It sounds like there would be a long road ahead for him to become a valuable employee. But even if that doesn’t work out, maybe hearing that it can be better to learn than (falsely) boast is something that will eventually help him and his future employers/co-workers.

    Strength to you. It must be exhausting.

  3. Legally Brunette*

    If I had a dollar for every time this happened with junior law associates, I would have retired years ago! Ego is rarely tempered by law school, only fed :( Alison’s suggested attitude adjustment is the perfect response, since many employers of junior legal staff don’t bother to inform them that they’re no longer a big fish in a tiny pond.

  4. Meemur*

    When I got to the bit about explaining procedures to the very people who told him those procedures in the first place, I got a flashback. LW, this won’t help you but I’m sharing it in solidarity.

    A few of my friends used to watch WWE back when we were students and every once in a while, we get together to watch DVDs of old events. One night, a Rey Mysterio match came on and I mentioned that it was surreal to see him perform a 619 given what had happened since. (For non-wrestling fans, the 619 was his signature move. It tragically went wrong one right and killed his sparring partner.)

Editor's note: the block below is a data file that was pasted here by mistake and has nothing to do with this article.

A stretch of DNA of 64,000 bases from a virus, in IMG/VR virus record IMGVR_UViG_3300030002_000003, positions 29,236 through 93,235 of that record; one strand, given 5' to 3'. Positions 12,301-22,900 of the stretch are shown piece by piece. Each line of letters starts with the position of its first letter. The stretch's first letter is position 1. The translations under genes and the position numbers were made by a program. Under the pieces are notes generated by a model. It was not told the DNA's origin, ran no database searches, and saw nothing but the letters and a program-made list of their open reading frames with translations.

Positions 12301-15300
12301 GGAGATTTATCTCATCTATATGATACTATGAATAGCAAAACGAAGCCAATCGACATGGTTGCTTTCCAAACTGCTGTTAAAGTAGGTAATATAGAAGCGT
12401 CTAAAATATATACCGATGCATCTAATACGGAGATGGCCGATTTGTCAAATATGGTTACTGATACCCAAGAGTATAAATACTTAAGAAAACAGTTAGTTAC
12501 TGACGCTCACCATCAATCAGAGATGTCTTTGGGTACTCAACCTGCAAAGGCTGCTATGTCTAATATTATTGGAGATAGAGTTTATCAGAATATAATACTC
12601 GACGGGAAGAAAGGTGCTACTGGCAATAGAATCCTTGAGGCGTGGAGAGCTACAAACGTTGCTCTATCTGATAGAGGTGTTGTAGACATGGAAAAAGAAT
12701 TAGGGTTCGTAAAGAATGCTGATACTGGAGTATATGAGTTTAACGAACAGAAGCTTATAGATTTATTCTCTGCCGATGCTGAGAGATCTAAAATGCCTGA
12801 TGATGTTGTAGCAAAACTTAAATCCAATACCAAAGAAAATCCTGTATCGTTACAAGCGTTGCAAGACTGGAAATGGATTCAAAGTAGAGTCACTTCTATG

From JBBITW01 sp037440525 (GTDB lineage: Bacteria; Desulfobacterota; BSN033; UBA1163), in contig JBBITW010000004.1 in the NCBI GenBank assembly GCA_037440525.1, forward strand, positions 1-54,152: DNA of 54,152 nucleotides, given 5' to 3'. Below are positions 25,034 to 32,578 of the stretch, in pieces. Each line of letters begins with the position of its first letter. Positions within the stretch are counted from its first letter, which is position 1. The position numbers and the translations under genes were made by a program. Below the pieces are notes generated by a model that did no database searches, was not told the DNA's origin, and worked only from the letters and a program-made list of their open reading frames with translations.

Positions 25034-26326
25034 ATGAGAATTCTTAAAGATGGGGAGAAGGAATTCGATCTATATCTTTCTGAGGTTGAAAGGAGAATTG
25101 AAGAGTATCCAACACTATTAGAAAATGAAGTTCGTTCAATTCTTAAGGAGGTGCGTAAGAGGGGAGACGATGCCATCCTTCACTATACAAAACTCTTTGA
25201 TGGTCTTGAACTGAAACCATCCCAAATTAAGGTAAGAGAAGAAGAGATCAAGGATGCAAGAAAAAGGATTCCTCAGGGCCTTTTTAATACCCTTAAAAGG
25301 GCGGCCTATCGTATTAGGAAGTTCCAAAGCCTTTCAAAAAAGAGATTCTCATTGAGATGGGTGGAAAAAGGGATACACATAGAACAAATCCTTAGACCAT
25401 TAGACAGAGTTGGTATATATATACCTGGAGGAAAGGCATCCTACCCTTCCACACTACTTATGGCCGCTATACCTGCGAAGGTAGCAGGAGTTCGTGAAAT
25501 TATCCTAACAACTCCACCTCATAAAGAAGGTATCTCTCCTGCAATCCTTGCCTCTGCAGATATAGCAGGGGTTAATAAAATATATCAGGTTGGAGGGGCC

One person in attendance hadn’t heard what happened so I told him in much greater detail than above, but he didn’t believe me. He was sure he would have heard about it online, so he Googled it. Instead of just confirming it was true and leaving it at that, he sat me down at the end of the night and explained it all back to me.

    We are no longer friends

    1. Stopped Using My Name*

      I have not figured out how to handle those people. I understand why you are no longer friends.

      Also, I do get tired of people who insist if something happened they would have heard about it online.

      1. Slow Gin Lizz*

        My mom likes to say, “Wanna bet $x? Let’s shake on it,” whenever someone else disputes something she’s said. But that probably wouldn’t deter someone who feels the need to explain something right back to you that you just told them about. I honestly have no qualms anymore about interrupting someone who is doing that but I definitely used to try to be more polite when I was younger. Now I’d actually interrupt them to finish their story for them so they know I know everything they’re about to tell me.